Using the If / Select Case Builder

This code builder helps create condition statements of which If Then Else and Select Case are the main types. These are put together in one builder because when thinking about which to use users frequently switch to the other type. Switching is done by selecting the appropriate Tab. When the builder code box displays the appropriate result, press OK to have it inserted at the cursor position in your procedure. After the code is inserted, you will add the condition statements between If (or ElseIf) and Then, and of course the appropriate statements to be executed between Then and End If (or ElseIf).

If Then Builder

If Then Else statements

There are several ways in which If condition statements can be used in VBA, see Using If...Then...Else statements. The possible structures can be seen in the animation.

Note that for the simplest variant, 'Multiple lines' unchecked, you will normally not use the builder because typing is faster.

Include Else statement

Normally, you will both specify both what needs be done if the condition expression evaluates to True, after Then, and what needs be done if it evaluates to False, between Else and End If.

Sub AlertUser(value as Long) 
    If value = 0 Then 
        AlertLabel.ForeColor = vbRed 
    Else 
        AlertLabel.Forecolor = vbBlack 
    End If 
End Sub

Include ElseIf statement

If there are more than two possible conditions that may occur and need different handling, the ElseIf comes at hand. The builder lets you specify the number of ElseIf statement

Sub AlertUser(value as Long) 
    If value = 0 Then 
        AlertLabel.ForeColor = vbRed 
    ElseIf value = 1 Then 
        AlertLabel.Forecolor = vbGreen 
    Else 
        AlertLabel.Forecolor = vbBlack 
    End If 
End Sub
Select Case Builder

Select Case Builder

There are several ways in which Select Case statements can be used in VBA, see Using Select Case statements.

Expression

The first line Select Case expects an Expression which can be selected from the combo box. Note that if the selected variable is of type String, after the Case keyword "" (space + 2 doublequotes is added), so that you can simply insert the relevant string value, while in case of a numeric type, it is left empty, you just enter any value. Depending on the type of the selected variable different additional options are available.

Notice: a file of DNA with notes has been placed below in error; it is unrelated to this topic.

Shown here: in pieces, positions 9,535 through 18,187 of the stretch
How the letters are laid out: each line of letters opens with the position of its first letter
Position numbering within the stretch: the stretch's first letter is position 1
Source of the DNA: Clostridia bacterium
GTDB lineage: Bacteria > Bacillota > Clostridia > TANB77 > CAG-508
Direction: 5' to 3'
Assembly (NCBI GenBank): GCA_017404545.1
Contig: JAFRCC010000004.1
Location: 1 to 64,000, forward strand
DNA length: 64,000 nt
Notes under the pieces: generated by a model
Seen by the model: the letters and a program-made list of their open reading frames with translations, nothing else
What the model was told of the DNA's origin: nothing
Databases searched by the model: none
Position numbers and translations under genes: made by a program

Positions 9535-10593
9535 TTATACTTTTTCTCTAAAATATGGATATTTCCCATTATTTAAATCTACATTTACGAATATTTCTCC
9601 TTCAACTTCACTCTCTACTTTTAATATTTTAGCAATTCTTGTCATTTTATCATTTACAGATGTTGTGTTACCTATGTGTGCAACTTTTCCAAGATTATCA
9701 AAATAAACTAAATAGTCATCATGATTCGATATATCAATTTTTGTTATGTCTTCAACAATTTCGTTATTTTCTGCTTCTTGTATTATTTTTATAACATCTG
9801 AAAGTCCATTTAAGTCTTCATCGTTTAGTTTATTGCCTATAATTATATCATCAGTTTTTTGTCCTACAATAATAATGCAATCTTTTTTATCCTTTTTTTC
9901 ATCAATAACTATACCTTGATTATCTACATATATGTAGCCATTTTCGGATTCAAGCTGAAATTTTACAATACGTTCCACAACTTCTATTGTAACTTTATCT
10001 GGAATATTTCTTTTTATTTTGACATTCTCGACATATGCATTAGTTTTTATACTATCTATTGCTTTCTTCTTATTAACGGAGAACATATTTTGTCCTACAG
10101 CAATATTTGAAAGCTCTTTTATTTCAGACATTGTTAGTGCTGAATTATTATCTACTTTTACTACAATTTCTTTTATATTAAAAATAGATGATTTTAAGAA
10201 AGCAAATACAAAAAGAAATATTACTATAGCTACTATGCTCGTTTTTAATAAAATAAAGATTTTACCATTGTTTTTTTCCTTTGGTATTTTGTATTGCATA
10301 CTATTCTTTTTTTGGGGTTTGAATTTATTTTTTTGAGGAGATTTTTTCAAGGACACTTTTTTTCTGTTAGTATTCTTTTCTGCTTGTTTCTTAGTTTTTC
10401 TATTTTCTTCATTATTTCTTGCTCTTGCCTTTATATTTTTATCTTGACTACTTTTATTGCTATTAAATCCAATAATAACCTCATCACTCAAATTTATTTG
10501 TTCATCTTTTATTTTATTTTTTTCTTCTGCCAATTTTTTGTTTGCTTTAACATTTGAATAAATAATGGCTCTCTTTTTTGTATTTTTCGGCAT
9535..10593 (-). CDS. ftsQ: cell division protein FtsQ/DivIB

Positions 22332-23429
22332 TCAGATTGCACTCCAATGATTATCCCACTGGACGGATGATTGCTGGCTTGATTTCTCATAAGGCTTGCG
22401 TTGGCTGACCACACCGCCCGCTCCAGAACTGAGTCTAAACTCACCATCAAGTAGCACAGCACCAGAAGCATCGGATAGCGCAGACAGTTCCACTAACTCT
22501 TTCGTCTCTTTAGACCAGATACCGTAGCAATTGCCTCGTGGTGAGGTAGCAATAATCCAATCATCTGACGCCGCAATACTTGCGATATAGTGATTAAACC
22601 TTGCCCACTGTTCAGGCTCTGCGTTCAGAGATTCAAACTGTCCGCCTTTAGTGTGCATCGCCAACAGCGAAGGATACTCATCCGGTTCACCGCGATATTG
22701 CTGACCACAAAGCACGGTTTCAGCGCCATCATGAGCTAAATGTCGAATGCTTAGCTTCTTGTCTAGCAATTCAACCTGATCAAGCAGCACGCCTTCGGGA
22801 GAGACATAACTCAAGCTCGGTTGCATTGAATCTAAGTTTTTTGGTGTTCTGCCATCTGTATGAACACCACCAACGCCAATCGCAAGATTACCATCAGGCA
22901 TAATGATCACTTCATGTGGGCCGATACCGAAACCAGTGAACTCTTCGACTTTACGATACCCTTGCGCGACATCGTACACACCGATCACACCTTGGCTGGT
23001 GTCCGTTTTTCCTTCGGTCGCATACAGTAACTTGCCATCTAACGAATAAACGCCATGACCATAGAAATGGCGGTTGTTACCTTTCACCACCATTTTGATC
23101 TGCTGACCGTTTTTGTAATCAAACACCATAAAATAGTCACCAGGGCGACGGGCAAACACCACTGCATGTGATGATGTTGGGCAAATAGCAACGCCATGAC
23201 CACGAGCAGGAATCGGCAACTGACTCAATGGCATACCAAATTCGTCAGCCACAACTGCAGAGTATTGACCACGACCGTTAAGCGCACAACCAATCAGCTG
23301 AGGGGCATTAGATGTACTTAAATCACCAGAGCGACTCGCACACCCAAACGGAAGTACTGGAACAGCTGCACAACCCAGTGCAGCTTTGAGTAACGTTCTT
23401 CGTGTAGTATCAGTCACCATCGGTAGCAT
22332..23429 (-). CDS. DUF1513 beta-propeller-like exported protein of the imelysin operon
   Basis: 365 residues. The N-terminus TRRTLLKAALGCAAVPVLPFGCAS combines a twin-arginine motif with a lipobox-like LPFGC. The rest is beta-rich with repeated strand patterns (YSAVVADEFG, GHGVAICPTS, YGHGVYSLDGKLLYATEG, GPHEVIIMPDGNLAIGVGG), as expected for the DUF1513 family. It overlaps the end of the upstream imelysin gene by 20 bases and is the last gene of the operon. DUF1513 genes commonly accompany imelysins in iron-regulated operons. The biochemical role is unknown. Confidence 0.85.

Special support for Enumerated type variables

If you follow the good practice of using enumerated types you will benefit here using the Select Case Builder in that it neatly insertes the different possible cases for you to add code to specify different required behaviours. The example AlertUser above, would have been better (less verbose) organized as

Select Case value
    Case 0 
        AlertLabel.ForeColor = vbRed 
    Case 1 
        AlertLabel.Forecolor = vbGreen 
    Case Else
        AlertLabel.Forecolor = vbBlack 
    End Select

In the example below the tnu variable was of custom enumerated type Tenure with three possible values: past, present and future.

Select Case tnu
    Case entPastTenure
        
    Case entPresentTenure
        
    Case entFutureTenure
        
End Select

This also works with Built-in enumerated types, e.g. variable dow As vbWeekday

Select Case dow
    Case vbSaturday
        
    Case vbSunday
        
    Case vbMonday        
'...        
End Select

Compact

Often, different cases are only followed by a single statement. Checking Compact would give you more compact code. In the example of AlertUser:

Select Case value
    Case 0 : AlertLabel.ForeColor = vbRed 
    Case 1 : AlertLabel.Forecolor = vbGreen 
    Case Else : AlertLabel.Forecolor = vbBlack 
    End Select

Expression True

Finally, a different but also useful way to fill the Select Case expression position is using the constant True instead of a selected variable. Here, instead of specifying values in the Case expression position, you enter a Boolean condition expression, for example Case lngQty > 100. The VBA interpreter then moves through the listed cases until it evaluates a Case expression to True in which case it executes the code part of the Case and leaves the Select Case block.